The Skills for Life strategy was introduced in 2001 with a key aim of making sure that England had one of the best adult literacy and numeracy rates in the world. When the strategy was introduced, three targets were set. The initial target was to improve the literacy and numeracy skills of 750,000 adults in England by July 2004, the second to increase this figure to 1.5 million by 2007 and the final target to reach 2.25 million by 2010 (DfEE, 2001). The aim of this research project was to provide evidence on the question ‘What impact has the Skills for Life strategy had on learners?’ The project ran from October 2003 until March 2007, and had three strands:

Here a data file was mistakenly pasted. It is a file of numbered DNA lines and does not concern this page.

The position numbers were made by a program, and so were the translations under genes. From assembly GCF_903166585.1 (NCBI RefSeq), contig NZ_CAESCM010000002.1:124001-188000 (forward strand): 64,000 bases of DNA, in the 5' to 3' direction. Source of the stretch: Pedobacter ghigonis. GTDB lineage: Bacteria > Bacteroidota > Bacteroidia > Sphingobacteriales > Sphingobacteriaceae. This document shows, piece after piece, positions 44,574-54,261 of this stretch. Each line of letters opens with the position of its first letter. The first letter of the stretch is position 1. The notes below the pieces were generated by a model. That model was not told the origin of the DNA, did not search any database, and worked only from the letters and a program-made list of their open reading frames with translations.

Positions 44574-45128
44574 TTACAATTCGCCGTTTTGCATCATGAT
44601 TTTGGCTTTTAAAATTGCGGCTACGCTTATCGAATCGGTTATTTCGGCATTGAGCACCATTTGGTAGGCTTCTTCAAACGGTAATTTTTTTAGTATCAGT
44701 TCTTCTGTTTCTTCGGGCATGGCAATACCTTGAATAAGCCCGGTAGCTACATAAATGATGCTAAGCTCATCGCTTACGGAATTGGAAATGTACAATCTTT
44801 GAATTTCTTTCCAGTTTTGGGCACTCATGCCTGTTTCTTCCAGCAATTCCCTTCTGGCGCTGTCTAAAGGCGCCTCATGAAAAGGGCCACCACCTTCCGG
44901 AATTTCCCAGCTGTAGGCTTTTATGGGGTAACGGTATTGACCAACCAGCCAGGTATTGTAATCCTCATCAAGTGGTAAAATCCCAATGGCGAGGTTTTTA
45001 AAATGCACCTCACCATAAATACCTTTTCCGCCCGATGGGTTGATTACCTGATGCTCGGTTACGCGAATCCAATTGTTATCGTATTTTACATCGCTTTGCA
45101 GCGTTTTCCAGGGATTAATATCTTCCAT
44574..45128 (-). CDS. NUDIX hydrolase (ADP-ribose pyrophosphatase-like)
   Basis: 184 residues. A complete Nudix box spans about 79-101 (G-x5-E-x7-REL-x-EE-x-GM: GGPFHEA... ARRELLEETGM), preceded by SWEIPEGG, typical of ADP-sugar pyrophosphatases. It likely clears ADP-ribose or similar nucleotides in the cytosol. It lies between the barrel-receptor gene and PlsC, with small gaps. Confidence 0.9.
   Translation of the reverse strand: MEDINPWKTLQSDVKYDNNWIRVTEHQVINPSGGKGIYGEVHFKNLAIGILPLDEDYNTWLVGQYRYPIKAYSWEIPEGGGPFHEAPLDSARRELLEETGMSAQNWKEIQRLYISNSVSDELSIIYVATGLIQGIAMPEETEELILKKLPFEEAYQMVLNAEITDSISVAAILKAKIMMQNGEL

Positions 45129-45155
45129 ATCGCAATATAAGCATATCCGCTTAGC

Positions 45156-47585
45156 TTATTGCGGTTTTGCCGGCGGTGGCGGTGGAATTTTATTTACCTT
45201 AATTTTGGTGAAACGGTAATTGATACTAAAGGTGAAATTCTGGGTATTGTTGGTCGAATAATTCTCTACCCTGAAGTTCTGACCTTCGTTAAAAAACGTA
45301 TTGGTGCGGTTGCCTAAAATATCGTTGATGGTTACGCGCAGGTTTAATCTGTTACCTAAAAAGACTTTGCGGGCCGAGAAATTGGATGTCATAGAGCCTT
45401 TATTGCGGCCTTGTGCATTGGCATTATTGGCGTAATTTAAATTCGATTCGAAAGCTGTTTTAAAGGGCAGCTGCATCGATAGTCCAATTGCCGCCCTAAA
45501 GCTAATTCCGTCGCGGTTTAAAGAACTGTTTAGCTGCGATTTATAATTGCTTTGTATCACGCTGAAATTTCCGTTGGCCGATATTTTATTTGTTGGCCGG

- quantitative analysis of existing national data on adult literacy, language and numeracy (ALLN) learners in the Learning and Skills Council’s databases for 2000/01 to 2004/05
- quantitative analysis of new data on ALLN learners
- qualitative fieldwork involving interviewing stakeholders, including large numbers of ALLN learners, in 2004-06
This report is concerned with the first strand. The aim of all three strands was to provide converging evidence related to the impact of the strategy on learners. There was a parallel and linked study of the impact of Skills for Life on teachers. Drafts of the various reports from both projects informed the government’s ‘refreshing’ of the Skills for Life strategy in 2007.
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